Every year, celebrities and public officials endorsed and embraced the Christmas Seals campaign. Endorsements by Presidents Calvin Coolidge, Woodrow Wilson, Franklin Roosevelt and movie stars like Bob Hope, John Wayne, Abbott & Costello and many others enabled the NTA to fund medical research, create a massive public health education campaign, and provide TB screening services, including mobile X-Ray units.

By the mid-1950s, the decades of work paid off. The combination of new drugs and improved public health and education resulted in tuberculosis being largely controlled in the United States. Death rates in 1954 were one-fiftieth of what they had been in 1904 when the organization was founded.

The American Lung Association expands its mission to include air pollution, smoking and other risks to lung health.
The American Lung Association expands its mission to include air pollution, smoking and other risks to lung health.

A Broader Mission – The American Lung Association

Over the years, the NTA continued the fight, targeting other threats to lung health, and changing its name to the American Lung Association, guardians of everyone's right to breathe.

Still revolutionary, the Lung Association was among the first to tackle smoking as the nation's greatest preventable health risk, and to make the connection between air pollution and lung health.

Landmark victories include:

  • Discovering an effective new treatment for children with TB
  • Discovering the cause of infant respiratory stress syndrome
  • Eliminating smoking on domestic air flights
  • Strengthening the Clean Air Act
  • Discovering the gene that causes cystic fibrosis
  • Passing the Tobacco Control act to regulate the manufacture, sale, marketing and promotion of tobacco products
  • Discovering a cancer causing oncogene, as well as treatment that inhibits the growth of lung cancer tumor cells
  • Launching LUNG FORCE a nationwide movement to unite women against lung cancer and for lung health
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Early research advances led to breakthroughs in the treatment of tuberculosis, infant respiratory distress syndrome and cystic fibrosis.

The Legacy of the Mail

Over the decades, Christmas Seals and other direct mail outreach played an important role in funding the Lung Associations lifesaving mission.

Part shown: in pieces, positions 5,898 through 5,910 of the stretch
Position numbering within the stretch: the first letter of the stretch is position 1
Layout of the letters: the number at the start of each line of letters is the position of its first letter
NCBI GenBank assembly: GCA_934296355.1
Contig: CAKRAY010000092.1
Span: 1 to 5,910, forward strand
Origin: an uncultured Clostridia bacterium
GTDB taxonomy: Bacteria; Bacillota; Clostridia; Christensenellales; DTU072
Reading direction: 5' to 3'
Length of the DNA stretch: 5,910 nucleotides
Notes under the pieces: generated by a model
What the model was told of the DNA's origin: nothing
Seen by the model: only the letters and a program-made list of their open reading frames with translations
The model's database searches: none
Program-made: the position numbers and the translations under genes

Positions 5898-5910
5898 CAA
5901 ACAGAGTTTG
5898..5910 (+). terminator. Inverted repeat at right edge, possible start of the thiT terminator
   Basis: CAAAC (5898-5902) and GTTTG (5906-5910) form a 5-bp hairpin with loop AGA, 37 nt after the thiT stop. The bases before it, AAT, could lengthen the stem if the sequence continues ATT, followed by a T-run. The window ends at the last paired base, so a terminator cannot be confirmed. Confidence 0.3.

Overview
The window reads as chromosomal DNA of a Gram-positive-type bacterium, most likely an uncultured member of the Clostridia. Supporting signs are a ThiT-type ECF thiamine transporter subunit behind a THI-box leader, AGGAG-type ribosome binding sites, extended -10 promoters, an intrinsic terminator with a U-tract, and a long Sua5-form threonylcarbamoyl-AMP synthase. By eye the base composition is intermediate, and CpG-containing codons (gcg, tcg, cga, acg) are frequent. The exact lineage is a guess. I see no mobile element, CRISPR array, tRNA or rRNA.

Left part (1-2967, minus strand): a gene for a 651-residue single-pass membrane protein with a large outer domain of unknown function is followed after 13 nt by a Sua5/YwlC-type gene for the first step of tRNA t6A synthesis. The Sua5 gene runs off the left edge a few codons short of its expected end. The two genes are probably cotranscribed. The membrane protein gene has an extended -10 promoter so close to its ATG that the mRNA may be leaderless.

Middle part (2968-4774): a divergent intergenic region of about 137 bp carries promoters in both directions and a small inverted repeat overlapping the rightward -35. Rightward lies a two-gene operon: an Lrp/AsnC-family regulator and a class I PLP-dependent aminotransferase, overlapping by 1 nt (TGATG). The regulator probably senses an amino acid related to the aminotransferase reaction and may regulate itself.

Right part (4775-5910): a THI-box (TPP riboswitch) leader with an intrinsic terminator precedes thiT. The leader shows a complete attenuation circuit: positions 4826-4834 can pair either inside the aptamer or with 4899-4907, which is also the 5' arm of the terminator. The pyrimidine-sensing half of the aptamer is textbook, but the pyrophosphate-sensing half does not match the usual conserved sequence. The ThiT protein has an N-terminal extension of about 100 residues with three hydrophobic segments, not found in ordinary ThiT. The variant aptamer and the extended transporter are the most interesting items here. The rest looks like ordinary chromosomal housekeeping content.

Emily Bissell, who created and led the Christmas Seals campaign into the 1940s was honored with a commemorative U.S. postage stamp in 1980.

Direct mail activity peaked for the Lung Association around 1990, with approximately 80 million pieces sent, raising $60 million that year.

Although online, special events and other outreach methods have become more prominent, direct mail still provides significant support to the Lung Association. In 2015, they mailed 27 million pieces and generated just over $23 million.

Girl wearing oxygen mask
The Lung Association’s Healthy Air Campaign works to make the air we breathe clean and healthy.

Doctor in a lab
Recent research is unlocking the secrets of lung cancer.

Collage of health education materials
American Lung Association health education materials help patients and caregivers learn about and manage lung diseases.

President Obama at the White House signing the Tobacco Control Act – 2009.
Signing of the Tobacco Control Act – 2009.

LUNG FORCE standing in front of the White House with Lung Force sign.
LUNG FORCE initiative targets lung cancer in women.

Woman with a baby looking at a power plant
The Lung Association played a major role in strengthening the Clean Air Act in 1990.

Looking to the Future

Today the American Lung Association’s mission is more important than ever. The Lung Association, never takes breathing for granted, because millions of Americans fight for each and every breath.

And after more than 110 years, the American Lung Association’s crucial mission is still supported by Christmas Seals®. Each year, millions observe the tradition of sealing holiday cards and packages with that year’s special seal. And each year, their Christmas Seals® donation support the important fight against lung disease being waged every day by the American Lung Association.

Today, the American Lung Association is the leading organization working to save lives by improving lung health and preventing lung disease, through research, education and advocacy. The work of the American Lung Association is focused on five strategic imperatives: to defeat lung cancer; to improve the air we breathe; to reduce the burden of lung disease on individuals and their families; eliminate tobacco use and tobacco-related diseases; and monitor and enhance organizational effectiveness.

Children playing outside
The American Lung Association is looking to the future.